Owners of Broken Compass in Breckenridge go in different directions
The owners of Broken Compass Brewing in Breckenridge are going in different directions, and Summit County could soon have its eighth brewery as a result.
David Axelrod and Jason Ford are parting ways after a difference in opinion over the direction of the brewery, Axelrod said Tuesday, confirming that he is selling his share of the business to Ford with plans to focus on a new venture where the Backcountry Brewery used to be in Frisco.
Axelrod added that he wishes Ford the best.
Attempts to reach Ford over the phone and in person at Broken Compass were unsuccessful Tuesday.
A worker at the brewery said Ford was out of town. The worker didn’t want to speak for the owner but expressed great confidence Broken Compass will continue to do business as it has in the past while Axelrod goes a new route.
That new path will apparently take Axelrod to Frisco, to the now-defunct Backcountry Brewery, which first opened at 720 Main St. in 1996 under Woody VanGundy and Anthony Carestia.
Brothers Charlie and Joe Eazor bought Backcountry Brewery in 2010, and Charlie Eazor finalized the sale of Backcountry Brewery business to Broken Compass on Oct. 31 last year.
Details of the sale were not released, and the owners of Broken Compass were tight-lipped at the time about their plans in Frisco.
Now, it’s clear that Axelrod, along with a new team, is moving into the two-story restaurant and brewery with plans to open a brand-new brewery and tap house there sometime this spring after a complete remodel inside. The work is currently underway.
Axelrod also has some new partners, too.
Joining him in the endeavor are Carrie Knose, who co-founded Living the Dream Brewing in Highlands Ranch; Breckenridge restaurateur Chris Galceran, who’s a partner with multiple local restaurants, including Park & Main, Empire Burger and the Briar Rose Chophouse and Saloon; and Jason Wiedmaier, a local adventurist who previously worked for Broken Compass and went on to found Lone Tree Brewing Company.
Dave Simmons, who has a long history with Pug Ryan’s, is the final piece of this puzzle, Axelrod said.
“We are so excited about this team we have,” he continued. “This started off as a second Broken Compass, obviously, but (Ford and I had) different visions so it’s turned into this great opportunity with such a great team.”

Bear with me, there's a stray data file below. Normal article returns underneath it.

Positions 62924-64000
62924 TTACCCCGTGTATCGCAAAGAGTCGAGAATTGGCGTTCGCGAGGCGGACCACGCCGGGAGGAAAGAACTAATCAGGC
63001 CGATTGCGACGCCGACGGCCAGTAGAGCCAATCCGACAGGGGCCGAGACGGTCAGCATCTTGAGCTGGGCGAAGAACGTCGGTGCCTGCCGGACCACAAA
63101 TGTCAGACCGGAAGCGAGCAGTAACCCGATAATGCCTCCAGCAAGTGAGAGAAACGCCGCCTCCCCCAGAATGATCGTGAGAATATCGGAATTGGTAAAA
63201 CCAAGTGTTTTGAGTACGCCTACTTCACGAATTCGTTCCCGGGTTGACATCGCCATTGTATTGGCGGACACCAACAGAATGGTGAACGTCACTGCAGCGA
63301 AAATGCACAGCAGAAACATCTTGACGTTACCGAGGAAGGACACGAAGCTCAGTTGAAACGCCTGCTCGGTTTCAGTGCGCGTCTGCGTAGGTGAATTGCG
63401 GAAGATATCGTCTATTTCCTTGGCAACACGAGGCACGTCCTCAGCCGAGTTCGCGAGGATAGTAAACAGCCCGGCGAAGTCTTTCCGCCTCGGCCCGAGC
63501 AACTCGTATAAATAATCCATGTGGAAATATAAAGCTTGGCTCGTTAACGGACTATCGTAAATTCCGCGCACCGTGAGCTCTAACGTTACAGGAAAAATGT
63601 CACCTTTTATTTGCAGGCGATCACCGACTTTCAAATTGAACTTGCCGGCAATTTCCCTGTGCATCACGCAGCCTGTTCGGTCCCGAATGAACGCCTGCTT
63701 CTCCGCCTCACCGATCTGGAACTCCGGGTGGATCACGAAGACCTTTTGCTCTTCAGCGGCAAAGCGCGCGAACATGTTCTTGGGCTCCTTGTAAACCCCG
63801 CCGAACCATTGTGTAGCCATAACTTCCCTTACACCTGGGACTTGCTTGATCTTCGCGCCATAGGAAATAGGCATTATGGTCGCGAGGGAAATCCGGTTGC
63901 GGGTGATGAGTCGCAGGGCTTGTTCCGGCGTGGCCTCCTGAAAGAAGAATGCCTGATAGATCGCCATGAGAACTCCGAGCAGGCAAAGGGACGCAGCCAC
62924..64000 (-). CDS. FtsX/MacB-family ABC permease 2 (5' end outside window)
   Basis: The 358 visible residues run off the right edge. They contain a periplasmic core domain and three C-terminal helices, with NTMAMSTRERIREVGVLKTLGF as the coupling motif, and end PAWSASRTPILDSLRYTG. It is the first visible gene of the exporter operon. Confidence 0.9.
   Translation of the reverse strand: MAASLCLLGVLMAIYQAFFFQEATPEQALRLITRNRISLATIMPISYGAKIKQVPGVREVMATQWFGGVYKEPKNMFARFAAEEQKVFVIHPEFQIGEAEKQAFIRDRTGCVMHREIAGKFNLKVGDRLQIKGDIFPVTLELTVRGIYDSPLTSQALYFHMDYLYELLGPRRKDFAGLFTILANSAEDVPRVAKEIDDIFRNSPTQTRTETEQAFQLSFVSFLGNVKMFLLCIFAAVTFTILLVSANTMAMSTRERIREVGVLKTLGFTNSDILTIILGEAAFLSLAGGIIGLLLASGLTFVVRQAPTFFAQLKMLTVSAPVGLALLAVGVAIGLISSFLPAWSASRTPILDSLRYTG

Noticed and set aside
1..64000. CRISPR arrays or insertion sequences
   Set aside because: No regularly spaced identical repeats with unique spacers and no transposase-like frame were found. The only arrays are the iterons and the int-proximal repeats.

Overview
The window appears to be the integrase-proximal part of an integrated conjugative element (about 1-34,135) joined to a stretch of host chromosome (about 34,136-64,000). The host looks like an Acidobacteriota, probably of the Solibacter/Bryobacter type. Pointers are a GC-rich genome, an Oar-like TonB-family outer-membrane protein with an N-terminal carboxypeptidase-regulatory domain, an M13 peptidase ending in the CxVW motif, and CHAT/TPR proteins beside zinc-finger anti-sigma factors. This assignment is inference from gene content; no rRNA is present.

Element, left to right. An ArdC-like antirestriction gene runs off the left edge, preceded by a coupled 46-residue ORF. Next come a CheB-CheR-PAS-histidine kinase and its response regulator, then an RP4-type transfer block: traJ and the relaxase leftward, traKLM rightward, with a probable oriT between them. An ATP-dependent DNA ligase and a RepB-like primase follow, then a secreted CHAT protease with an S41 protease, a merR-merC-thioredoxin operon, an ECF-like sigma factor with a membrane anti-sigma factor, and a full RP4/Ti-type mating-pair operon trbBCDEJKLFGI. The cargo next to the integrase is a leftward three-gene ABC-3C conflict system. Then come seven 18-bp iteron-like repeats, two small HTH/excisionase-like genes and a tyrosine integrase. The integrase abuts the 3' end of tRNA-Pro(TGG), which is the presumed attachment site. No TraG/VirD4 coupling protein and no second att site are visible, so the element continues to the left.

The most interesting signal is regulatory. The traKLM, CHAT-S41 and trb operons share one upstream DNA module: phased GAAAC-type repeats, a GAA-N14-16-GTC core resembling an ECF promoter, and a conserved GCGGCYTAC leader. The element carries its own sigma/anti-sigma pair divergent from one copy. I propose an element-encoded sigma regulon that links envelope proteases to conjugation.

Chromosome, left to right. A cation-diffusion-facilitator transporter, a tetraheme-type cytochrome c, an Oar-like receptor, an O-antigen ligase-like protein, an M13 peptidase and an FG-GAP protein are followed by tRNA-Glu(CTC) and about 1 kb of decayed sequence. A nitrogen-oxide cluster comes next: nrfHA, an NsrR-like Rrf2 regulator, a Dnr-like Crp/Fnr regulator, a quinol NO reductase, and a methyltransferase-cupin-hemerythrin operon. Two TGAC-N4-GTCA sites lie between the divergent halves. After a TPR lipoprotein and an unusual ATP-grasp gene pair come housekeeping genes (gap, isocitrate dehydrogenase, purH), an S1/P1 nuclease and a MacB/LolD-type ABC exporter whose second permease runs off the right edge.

The location of the Frisco brewery is hard to beat.
The building sits on the corner of Main Street and Summit Boulevard, one of the most driven intersections in the county, next to the Frisco Marina and a bookend for the heavy foot traffic that frequents Frisco’s Main Street.
“Woody and Anthony created such an amazing place here,” Axelrod said of the location. “It’s really great to help build on their original dream, and really just have fun with it.”
The building is also right next door to what’s expected to become the one of the county’s premiere venues for live music, 10 Mile Music Hall, once it’s built.
“I love music, man,” Axelrod said, explaining how he used to clean toilets to secure free entry into live shows. “It’s really exciting to have these guys coming in, really exciting.”
Provided everything goes according to plan, the new brewery will join seven others in Summit County after it opens, including Pug Ryan’s and Dillon Dam Brewery in Dillon, Angry James and The Bakers’ Brewery in Silverthorne, Outer Range in Frisco and Breckenridge Brewery and Broken Compass in Breckenridge.
But people shouldn’t expect it to be anything like Backcountry Brewery was prior to Broken Compass buying the property, according to Axelrod and his partners.
“We are going to be a brewery and tap house that also serves food,” Galceran said, referencing one major change in how they plan to do business. “We are not a restaurant that serves craft beer.”
As for what they’re going to call it, Axelrod explained they’re still working on that.
“I don’t think we want to throw that out because we still have to trademark it yet,” he said with a good laugh. “And we may have a naming contest, too. But we have a couple of ideas — this is really recent — we’re tossing them about.”
Axelrod admitted he feels somewhat apprehensive leaving the business in Breckenridge, a town he still calls home. But he doesn’t really see it like that.
“I’ve owned my house there for 20 years,” he said. “This opportunity was so incredible.”
“And it is a short commute,” Galceran interrupted.
“Yeah, exactly,” Axelrod continued. “I don’t think it’s really leaving Breckenridge. This location (in Frisco) is so central for Summit County, and I always think of it more as Summit County than Breck or Frisco, Dillon or Silverthorne. It’s one community, as we all know, so I ain’t leaving. I’m just getting in the middle of it.”
Support Local Journalism
Support Local Journalism
As a Summit Daily News reader, you make our work possible.
Now more than ever, your financial support is critical to help us keep our communities informed about the evolving coronavirus pandemic and the impact it is having on our residents and businesses. Every contribution, no matter the size, will make a difference.
Your donation will be used exclusively to support quality, local journalism.